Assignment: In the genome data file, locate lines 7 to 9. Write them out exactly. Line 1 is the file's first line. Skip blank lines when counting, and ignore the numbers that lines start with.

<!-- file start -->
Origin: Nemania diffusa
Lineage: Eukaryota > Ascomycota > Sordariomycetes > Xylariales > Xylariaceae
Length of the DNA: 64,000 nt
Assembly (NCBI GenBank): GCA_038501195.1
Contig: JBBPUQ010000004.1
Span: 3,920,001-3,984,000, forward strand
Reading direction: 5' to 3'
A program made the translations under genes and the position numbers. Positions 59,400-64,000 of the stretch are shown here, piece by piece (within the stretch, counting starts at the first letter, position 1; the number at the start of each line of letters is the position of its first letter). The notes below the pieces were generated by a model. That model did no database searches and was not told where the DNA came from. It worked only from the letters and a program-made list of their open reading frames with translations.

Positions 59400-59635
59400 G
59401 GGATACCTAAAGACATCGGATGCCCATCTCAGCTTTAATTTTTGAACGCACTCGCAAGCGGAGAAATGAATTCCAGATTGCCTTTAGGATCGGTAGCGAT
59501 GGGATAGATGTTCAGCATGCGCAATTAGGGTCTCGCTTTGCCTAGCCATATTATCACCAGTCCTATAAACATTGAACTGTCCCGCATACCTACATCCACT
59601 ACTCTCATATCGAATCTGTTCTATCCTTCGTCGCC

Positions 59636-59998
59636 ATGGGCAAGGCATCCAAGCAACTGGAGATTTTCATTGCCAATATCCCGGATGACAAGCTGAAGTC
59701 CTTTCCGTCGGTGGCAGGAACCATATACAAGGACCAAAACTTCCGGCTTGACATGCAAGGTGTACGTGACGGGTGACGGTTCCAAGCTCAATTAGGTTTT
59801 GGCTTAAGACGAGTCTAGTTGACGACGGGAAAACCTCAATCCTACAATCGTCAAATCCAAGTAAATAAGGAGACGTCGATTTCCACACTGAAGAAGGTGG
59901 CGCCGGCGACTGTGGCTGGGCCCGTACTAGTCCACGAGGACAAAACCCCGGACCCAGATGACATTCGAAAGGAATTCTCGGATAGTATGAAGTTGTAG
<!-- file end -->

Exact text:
Reading direction: 5' to 3'
A program made the translations under genes and the position numbers. Positions 59,400-64,000 of the stretch are shown here, piece by piece (within the stretch, counting starts at the first letter, position 1; the number at the start of each line of letters is the position of its first letter). The notes below the pieces were generated by a model. That model did no database searches and was not told where the DNA came from. It worked only from the letters and a program-made list of their open reading frames with translations.

Positions 59400-59635